Top
Begin typing your search above and press return to search.
exit_to_app
Why this silence when freedoms are taken away
access_time 2021-02-24T15:29:20+05:30
access_time 2021-03-01T15:37:17+05:30
Towards a digital emergency?
access_time 2021-02-27T14:50:41+05:30
Is privatisation really good for India?
access_time 2021-02-26T15:06:44+05:30
A salutary judgement for democracy
access_time 2021-02-25T11:37:19+05:30
The slaughter of democracy in Puducherry
access_time 2021-02-24T11:27:21+05:30
DEEP READ
Towards a digital emergency?
access_time 2021-02-27T14:50:41+05:30
The slaughter of democracy in Puducherry
access_time 2021-02-24T11:27:21+05:30
Populist Fascism
access_time 2021-01-31T17:19:29+05:30
Media Freedom
access_time 2021-01-31T15:47:07+05:30
Sharjeel Imam
access_time 2021-01-30T15:19:40+05:30
exit_to_app
Homechevron_rightTechnologychevron_rightIndian scientists...

Indian scientists identify molecule to help cancer treatment

text_fields
bookmark_border
Indian scientists identify molecule to help cancer treatment
cancel

Kannur: A team of Indian researchers, led by Dr Sathees C Raghavan of the Indian Institute of Science, Bangalore, have identified a molecule which they claim will revolutionise the cure for cancer.

The molecule has been named after "Sathees as SCR7" and a detailed account of it has been carried in the international scientific journal "Cell."

"The discovery could be a major step in improvement of the existing regimens for cancer treatment," Sathees, an Assistant Professor of IISc, told reporters here yesterday.

"We hope that this discovery represents a milestone in development of new generation drugs to treat cancer," Sathees, who hails from Kannur district in Kerala, said.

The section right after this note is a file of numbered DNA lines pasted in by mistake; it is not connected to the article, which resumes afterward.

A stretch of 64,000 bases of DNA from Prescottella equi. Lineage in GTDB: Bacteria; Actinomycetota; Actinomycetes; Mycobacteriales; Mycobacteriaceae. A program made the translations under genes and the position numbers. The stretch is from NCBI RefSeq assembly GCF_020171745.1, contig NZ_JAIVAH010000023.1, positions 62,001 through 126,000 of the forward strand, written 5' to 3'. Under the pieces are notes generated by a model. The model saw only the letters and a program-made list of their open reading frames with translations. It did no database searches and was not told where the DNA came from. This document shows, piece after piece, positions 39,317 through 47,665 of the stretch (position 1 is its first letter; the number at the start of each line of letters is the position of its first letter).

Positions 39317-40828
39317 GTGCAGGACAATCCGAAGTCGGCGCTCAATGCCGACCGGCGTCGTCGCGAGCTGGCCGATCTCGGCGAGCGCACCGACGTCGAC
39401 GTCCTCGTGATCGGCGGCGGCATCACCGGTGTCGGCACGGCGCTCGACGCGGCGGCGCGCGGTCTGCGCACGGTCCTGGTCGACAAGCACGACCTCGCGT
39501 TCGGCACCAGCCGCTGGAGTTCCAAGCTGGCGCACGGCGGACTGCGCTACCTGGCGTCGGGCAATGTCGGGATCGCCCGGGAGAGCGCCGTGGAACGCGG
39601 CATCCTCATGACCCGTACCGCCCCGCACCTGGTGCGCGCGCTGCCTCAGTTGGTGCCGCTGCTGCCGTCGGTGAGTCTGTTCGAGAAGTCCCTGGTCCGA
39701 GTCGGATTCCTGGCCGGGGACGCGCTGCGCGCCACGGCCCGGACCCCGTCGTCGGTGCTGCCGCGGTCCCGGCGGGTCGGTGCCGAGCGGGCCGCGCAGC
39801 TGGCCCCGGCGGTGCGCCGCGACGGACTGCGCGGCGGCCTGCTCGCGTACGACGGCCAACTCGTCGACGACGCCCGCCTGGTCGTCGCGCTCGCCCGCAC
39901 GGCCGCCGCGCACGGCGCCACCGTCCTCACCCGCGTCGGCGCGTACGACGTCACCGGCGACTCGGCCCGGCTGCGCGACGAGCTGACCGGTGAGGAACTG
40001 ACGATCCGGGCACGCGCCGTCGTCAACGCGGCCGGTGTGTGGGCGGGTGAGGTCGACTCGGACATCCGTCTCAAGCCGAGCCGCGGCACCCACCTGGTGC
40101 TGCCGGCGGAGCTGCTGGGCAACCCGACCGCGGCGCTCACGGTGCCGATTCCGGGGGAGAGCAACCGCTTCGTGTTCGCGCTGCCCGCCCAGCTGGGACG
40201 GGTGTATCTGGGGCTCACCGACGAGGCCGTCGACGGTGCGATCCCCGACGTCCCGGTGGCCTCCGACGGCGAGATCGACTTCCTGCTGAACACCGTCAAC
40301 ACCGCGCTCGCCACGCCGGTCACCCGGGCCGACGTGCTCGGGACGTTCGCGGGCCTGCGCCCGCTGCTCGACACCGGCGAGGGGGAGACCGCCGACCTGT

Scientists world over believe that the double-strand break (DSB) of DNA is one of the most lethal form of DNA damage, resulting in drastic consequences such as genome instability, and cancer.

DSB is primarily repaired by two pathways, homogeneous recombination and non-homogeneous end joining, which was considered as a major route for the repair of DSBs in humans, he said.

The inhibitor SCR7 targets non-homogeneous end joining and offers a strategy towards the treatment of cancer, he said.

"In our extensive scientific investigation carried out at IISc-Bangalore, we have successfully reported that SCR7 prolonged survival by either inducing tumour regression or inhibiting tumour growth in three out of the four tumour mice models tested", he said.

When co-administered with the DSB-inducing treatment modalities such as radiation or chemotherapeutic agents, SCR7 could prove effective even on unresponsive tumours.

The team that made the discovery included researchers from IBAB, Bangalore, KLE College of Pharmacy, Bangalore and ACTREC, Mumbai.

PTI

Show Full Article
TAGS:
Next Story